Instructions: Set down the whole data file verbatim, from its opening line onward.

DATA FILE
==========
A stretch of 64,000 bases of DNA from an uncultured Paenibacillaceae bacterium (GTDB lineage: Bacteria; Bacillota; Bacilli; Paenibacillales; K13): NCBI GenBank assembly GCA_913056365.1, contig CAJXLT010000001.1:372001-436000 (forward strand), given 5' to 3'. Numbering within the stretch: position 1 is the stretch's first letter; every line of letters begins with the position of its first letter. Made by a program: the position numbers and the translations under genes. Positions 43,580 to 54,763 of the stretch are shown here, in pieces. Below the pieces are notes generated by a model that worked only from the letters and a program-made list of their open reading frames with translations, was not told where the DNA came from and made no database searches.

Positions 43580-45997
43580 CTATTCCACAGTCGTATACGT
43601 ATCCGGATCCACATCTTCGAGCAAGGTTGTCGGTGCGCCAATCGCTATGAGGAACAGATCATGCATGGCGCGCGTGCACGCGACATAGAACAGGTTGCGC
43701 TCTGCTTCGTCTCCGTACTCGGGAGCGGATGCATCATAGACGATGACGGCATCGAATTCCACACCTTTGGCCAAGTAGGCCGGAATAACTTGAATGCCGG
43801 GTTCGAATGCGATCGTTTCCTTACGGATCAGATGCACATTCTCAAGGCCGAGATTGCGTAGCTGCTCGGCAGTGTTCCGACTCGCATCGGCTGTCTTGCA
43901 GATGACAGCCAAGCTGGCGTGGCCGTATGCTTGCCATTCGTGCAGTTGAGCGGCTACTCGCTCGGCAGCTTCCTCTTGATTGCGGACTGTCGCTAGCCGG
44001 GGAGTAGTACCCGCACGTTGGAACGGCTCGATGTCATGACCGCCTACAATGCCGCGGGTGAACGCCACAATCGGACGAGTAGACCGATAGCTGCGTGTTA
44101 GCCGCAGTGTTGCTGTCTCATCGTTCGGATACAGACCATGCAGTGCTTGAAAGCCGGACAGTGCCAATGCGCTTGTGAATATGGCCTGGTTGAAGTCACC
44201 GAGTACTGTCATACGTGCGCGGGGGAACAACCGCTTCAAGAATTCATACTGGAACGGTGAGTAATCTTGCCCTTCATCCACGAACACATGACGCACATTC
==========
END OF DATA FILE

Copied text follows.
A stretch of 64,000 bases of DNA from an uncultured Paenibacillaceae bacterium (GTDB lineage: Bacteria; Bacillota; Bacilli; Paenibacillales; K13): NCBI GenBank assembly GCA_913056365.1, contig CAJXLT010000001.1:372001-436000 (forward strand), given 5' to 3'. Numbering within the stretch: position 1 is the stretch's first letter; every line of letters begins with the position of its first letter. Made by a program: the position numbers and the translations under genes. Positions 43,580 to 54,763 of the stretch are shown here, in pieces. Below the pieces are notes generated by a model that worked only from the letters and a program-made list of their open reading frames with translations, was not told where the DNA came from and made no database searches.

Positions 43580-45997
43580 CTATTCCACAGTCGTATACGT
43601 ATCCGGATCCACATCTTCGAGCAAGGTTGTCGGTGCGCCAATCGCTATGAGGAACAGATCATGCATGGCGCGCGTGCACGCGACATAGAACAGGTTGCGC
43701 TCTGCTTCGTCTCCGTACTCGGGAGCGGATGCATCATAGACGATGACGGCATCGAATTCCACACCTTTGGCCAAGTAGGCCGGAATAACTTGAATGCCGG
43801 GTTCGAATGCGATCGTTTCCTTACGGATCAGATGCACATTCTCAAGGCCGAGATTGCGTAGCTGCTCGGCAGTGTTCCGACTCGCATCGGCTGTCTTGCA
43901 GATGACAGCCAAGCTGGCGTGGCCGTATGCTTGCCATTCGTGCAGTTGAGCGGCTACTCGCTCGGCAGCTTCCTCTTGATTGCGGACTGTCGCTAGCCGG
44001 GGAGTAGTACCCGCACGTTGGAACGGCTCGATGTCATGACCGCCTACAATGCCGCGGGTGAACGCCACAATCGGACGAGTAGACCGATAGCTGCGTGTTA
44101 GCCGCAGTGTTGCTGTCTCATCGTTCGGATACAGACCATGCAGTGCTTGAAAGCCGGACAGTGCCAATGCGCTTGTGAATATGGCCTGGTTGAAGTCACC
44201 GAGTACTGTCATACGTGCGCGGGGGAACAACCGCTTCAAGAATTCATACTGGAACGGTGAGTAATCTTGCCCTTCATCCACGAACACATGACGCACATTC